In the example, verb bail is being used more along the lines of “To fail to meet a commitment” rather than either of the alternatives you mentioned.
Something I associate with bailed or bailed on me or bailed out on me is being told at the last minute that the person can't make it. If they just don't show up, and don't tell you, they have stood you up instead of just bailing. However, I don't know if that's a common interpretation of the connotations.
The sense “To fail to meet a commitment” of bail, and the other senses you mentioned, ultimately stem (I think) from the following sense:
2. To admit to bail, to liberate on bail; to release
(a person) from immediate arrest or imprisonment,
on security being given by one or more sureties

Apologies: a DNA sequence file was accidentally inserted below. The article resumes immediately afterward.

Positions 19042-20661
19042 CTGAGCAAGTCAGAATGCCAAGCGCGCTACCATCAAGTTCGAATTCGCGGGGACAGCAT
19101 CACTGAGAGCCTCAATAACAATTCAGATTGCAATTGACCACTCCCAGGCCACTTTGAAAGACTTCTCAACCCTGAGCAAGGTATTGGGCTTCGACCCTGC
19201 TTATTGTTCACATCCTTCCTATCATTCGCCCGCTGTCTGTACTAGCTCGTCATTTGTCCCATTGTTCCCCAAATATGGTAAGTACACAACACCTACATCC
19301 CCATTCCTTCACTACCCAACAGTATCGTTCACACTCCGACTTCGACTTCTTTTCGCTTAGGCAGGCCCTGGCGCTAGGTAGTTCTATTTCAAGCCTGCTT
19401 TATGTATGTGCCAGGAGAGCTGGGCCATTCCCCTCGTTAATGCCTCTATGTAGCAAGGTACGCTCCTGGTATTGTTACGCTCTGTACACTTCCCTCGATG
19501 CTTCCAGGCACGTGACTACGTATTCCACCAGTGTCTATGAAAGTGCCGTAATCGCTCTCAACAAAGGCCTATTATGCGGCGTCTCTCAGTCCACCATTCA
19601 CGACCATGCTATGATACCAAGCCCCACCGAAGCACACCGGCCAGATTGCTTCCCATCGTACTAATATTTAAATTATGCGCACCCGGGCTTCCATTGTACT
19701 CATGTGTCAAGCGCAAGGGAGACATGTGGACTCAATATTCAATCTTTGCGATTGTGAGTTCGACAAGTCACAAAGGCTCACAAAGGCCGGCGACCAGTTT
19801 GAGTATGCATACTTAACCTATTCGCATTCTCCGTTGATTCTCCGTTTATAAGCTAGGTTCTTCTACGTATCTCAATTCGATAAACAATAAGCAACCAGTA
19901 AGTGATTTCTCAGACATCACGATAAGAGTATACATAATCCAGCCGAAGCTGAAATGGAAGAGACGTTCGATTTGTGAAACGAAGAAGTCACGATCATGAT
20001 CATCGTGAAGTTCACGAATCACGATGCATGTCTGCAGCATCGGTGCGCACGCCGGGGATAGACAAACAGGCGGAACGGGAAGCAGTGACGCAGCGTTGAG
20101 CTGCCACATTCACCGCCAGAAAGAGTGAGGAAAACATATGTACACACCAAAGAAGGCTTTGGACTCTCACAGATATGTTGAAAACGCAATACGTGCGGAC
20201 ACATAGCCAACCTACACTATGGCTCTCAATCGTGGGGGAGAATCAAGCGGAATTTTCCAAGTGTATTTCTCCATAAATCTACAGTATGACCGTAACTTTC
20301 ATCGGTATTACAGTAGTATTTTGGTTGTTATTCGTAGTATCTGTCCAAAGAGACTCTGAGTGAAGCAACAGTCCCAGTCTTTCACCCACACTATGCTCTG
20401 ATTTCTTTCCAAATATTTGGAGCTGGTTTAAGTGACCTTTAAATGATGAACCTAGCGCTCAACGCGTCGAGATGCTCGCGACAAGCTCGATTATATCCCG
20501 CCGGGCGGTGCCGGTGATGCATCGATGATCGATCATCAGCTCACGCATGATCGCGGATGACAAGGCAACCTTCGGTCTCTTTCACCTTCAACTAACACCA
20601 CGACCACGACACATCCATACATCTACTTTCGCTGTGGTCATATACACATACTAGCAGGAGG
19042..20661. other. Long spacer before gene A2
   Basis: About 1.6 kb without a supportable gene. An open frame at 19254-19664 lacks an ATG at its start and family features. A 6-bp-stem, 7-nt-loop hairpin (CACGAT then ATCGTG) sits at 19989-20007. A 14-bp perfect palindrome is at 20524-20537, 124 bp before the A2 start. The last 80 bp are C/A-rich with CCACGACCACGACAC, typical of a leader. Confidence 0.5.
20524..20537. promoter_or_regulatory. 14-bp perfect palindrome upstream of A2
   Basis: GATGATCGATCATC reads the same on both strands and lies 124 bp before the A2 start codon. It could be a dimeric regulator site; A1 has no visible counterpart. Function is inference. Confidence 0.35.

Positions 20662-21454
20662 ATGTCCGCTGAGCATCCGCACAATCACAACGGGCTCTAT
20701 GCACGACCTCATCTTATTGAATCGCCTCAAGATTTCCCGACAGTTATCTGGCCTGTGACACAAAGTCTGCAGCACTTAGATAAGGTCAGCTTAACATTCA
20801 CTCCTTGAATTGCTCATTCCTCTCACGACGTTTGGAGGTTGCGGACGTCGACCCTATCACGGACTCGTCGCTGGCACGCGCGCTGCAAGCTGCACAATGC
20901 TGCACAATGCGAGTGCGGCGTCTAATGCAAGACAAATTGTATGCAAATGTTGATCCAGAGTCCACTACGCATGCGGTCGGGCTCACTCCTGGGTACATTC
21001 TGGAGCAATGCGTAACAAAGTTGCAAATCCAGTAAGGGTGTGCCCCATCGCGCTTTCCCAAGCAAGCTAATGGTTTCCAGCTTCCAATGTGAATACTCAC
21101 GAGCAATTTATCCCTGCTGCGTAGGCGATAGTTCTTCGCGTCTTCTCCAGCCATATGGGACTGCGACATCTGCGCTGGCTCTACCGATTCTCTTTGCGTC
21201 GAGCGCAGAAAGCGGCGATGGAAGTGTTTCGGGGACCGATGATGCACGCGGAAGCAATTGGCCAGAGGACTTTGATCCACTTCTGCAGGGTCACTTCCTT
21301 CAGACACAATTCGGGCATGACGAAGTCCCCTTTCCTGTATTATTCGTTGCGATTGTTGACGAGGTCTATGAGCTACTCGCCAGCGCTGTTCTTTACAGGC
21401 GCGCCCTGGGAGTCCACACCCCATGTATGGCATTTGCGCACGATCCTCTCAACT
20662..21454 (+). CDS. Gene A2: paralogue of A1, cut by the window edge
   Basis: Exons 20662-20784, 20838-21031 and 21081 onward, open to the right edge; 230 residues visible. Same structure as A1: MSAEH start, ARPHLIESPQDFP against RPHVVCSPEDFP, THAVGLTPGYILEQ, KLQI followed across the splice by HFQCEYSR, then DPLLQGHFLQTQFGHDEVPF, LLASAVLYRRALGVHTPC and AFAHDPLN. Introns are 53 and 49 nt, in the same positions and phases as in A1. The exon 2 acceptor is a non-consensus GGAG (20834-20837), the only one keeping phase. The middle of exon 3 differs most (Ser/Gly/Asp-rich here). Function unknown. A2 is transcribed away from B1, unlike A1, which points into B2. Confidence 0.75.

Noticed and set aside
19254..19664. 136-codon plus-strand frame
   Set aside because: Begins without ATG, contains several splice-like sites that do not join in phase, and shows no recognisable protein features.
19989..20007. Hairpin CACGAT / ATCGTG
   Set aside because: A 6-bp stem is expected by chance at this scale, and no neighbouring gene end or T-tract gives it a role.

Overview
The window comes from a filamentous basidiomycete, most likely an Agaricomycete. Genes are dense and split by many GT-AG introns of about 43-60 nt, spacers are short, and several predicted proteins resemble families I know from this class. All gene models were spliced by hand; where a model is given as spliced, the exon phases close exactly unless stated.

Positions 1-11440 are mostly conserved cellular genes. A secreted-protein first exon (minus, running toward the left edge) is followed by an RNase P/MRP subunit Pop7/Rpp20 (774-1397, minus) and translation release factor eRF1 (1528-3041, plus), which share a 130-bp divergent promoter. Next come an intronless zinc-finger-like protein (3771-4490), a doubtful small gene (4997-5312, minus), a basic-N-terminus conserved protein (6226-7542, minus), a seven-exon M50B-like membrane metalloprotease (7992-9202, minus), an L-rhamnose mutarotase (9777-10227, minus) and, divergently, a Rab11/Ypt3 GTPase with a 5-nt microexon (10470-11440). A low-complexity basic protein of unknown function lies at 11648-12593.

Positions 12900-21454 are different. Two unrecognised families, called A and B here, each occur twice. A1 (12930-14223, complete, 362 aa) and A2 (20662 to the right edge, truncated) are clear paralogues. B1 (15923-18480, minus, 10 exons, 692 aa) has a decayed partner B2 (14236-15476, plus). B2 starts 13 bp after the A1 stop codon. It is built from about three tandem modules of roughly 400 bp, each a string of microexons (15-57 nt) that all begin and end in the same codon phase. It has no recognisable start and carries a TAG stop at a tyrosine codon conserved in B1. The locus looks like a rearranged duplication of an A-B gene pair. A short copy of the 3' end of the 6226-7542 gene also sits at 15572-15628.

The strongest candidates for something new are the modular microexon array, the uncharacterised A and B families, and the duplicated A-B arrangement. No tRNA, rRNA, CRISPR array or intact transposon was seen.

that the person so released shall be duly presented
for trial. (From OED1's entry for verb bail; with cites from 1548 forward)
In a comment, J.R. suggests that bail's sense of abandoning an obligation is associated with boat-bailing rather than with freeing from arrest, and provides a collinsdictionary link in evidence. Note that that link makes no explicit connection between boat-bailing and obligation-abandoning, but merely includes a link to a bail out entry that includes the sense “(informal) to flee a difficult or dangerous situation”. However, etymonline's bail entry is very slightly more explicit; within the item that refers to boat-bailing it says: “To bail out "leave suddenly" (intransitive) is recorded from 1930, originally of airplane pilots”.
Bail (v.1, 1610s), as in to bail a boat, derives from nautical Old French baille “bucket, pail”.
Bail (v.2, 1580s), as in to bail someone out of jail, derives from Old French baillier “to control, to guard, deliver”.
Both Old French terms derive from Latin bajulare “to bear a burden”.